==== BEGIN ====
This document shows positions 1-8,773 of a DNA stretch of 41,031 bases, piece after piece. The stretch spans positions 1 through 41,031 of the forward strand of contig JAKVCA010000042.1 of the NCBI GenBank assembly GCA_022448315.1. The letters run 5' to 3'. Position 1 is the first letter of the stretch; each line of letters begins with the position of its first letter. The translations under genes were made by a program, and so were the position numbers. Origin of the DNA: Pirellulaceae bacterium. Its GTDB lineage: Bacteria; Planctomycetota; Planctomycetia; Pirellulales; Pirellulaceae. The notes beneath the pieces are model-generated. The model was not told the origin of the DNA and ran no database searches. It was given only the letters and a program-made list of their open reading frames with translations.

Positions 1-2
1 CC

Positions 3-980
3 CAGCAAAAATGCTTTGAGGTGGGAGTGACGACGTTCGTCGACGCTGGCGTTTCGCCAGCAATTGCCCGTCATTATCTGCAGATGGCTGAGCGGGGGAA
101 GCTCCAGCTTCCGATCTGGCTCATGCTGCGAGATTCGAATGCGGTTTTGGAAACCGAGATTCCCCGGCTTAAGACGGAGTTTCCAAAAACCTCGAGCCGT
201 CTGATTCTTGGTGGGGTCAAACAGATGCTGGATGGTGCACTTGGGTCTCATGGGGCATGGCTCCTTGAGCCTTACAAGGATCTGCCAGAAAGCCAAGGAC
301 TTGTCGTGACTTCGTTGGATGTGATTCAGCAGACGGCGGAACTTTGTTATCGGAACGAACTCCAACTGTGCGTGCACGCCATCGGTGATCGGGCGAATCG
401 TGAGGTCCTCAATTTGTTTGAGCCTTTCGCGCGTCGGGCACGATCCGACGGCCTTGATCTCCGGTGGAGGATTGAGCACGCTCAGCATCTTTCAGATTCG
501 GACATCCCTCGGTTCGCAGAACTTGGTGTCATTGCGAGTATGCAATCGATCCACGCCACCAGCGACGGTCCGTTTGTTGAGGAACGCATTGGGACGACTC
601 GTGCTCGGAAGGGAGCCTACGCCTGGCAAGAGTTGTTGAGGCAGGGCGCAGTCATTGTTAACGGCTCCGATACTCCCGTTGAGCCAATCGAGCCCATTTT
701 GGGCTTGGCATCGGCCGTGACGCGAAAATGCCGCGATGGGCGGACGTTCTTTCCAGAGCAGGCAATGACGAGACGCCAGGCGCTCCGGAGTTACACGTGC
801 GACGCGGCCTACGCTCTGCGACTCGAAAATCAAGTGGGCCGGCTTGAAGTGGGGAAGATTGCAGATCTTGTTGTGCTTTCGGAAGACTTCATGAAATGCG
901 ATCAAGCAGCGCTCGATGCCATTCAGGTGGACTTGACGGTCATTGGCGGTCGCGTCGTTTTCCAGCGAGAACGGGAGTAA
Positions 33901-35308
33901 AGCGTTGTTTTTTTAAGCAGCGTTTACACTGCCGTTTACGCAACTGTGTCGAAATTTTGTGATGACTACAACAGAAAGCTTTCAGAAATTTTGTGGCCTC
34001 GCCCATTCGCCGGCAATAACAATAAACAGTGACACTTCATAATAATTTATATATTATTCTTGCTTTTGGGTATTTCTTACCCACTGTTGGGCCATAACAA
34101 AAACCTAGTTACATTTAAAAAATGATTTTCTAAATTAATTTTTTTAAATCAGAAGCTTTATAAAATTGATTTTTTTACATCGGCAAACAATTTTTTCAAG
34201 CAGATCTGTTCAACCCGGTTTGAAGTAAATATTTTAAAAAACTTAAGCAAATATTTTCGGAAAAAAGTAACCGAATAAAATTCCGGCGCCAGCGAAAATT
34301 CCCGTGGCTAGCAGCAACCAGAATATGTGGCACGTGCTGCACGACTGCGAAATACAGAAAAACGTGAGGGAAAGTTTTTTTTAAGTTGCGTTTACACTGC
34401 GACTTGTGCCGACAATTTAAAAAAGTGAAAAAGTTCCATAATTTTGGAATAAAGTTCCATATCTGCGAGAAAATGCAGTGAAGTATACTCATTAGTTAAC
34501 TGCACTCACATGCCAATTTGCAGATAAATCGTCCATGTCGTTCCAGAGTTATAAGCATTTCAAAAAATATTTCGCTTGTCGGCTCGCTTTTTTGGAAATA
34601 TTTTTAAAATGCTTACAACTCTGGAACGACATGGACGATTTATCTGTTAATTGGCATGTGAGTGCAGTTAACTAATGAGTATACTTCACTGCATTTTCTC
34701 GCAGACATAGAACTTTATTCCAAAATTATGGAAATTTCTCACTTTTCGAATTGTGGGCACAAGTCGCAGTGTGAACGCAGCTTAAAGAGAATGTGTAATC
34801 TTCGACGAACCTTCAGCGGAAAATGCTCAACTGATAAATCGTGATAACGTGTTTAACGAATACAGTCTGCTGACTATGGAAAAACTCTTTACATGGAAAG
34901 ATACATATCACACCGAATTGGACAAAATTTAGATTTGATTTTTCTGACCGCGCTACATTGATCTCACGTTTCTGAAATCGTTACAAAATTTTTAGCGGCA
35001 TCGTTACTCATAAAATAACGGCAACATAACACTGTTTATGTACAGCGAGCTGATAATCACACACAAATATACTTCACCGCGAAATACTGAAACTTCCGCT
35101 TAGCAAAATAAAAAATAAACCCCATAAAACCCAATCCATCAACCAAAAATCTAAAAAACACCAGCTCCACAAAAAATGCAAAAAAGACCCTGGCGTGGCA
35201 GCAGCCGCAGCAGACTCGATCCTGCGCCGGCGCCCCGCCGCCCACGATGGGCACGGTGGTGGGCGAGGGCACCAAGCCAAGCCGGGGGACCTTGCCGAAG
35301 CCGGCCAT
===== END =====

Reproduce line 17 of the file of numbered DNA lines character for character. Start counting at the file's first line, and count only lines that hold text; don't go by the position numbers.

34001 GCCCATTCGCCGGCAATAACAATAAACAGTGACACTTCATAATAATTTATATATTATTCTTGCTTTTGGGTATTTCTTACCCACTGTTGGGCCATAACAA